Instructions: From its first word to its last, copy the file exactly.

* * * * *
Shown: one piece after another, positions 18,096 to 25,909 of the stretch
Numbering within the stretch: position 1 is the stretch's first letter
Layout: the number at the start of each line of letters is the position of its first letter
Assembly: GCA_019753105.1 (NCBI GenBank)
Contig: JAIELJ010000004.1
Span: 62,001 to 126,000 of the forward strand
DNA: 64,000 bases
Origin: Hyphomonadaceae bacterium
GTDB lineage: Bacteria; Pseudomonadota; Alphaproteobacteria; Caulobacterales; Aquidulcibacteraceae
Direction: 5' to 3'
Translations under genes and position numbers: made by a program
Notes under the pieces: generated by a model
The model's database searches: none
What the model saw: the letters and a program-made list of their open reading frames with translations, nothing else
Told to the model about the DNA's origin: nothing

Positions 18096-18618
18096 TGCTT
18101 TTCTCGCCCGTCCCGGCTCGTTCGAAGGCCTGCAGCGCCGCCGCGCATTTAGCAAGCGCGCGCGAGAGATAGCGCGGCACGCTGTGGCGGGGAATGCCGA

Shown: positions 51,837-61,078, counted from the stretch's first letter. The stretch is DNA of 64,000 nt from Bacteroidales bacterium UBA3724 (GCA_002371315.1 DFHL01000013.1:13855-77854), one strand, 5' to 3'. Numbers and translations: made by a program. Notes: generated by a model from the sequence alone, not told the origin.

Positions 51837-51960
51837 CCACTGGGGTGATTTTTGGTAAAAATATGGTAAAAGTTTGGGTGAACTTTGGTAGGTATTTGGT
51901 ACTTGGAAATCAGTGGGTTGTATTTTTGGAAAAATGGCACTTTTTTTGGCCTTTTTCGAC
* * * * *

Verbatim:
Shown: one piece after another, positions 18,096 to 25,909 of the stretch
Numbering within the stretch: position 1 is the stretch's first letter
Layout: the number at the start of each line of letters is the position of its first letter
Assembly: GCA_019753105.1 (NCBI GenBank)
Contig: JAIELJ010000004.1
Span: 62,001 to 126,000 of the forward strand
DNA: 64,000 bases
Origin: Hyphomonadaceae bacterium
GTDB lineage: Bacteria; Pseudomonadota; Alphaproteobacteria; Caulobacterales; Aquidulcibacteraceae
Direction: 5' to 3'
Translations under genes and position numbers: made by a program
Notes under the pieces: generated by a model
The model's database searches: none
What the model saw: the letters and a program-made list of their open reading frames with translations, nothing else
Told to the model about the DNA's origin: nothing

Positions 18096-18618
18096 TGCTT
18101 TTCTCGCCCGTCCCGGCTCGTTCGAAGGCCTGCAGCGCCGCCGCGCATTTAGCAAGCGCGCGCGAGAGATAGCGCGGCACGCTGTGGCGGGGAATGCCGA

Shown: positions 51,837-61,078, counted from the stretch's first letter. The stretch is DNA of 64,000 nt from Bacteroidales bacterium UBA3724 (GCA_002371315.1 DFHL01000013.1:13855-77854), one strand, 5' to 3'. Numbers and translations: made by a program. Notes: generated by a model from the sequence alone, not told the origin.

Positions 51837-51960
51837 CCACTGGGGTGATTTTTGGTAAAAATATGGTAAAAGTTTGGGTGAACTTTGGTAGGTATTTGGT
51901 ACTTGGAAATCAGTGGGTTGTATTTTTGGAAAAATGGCACTTTTTTTGGCCTTTTTCGAC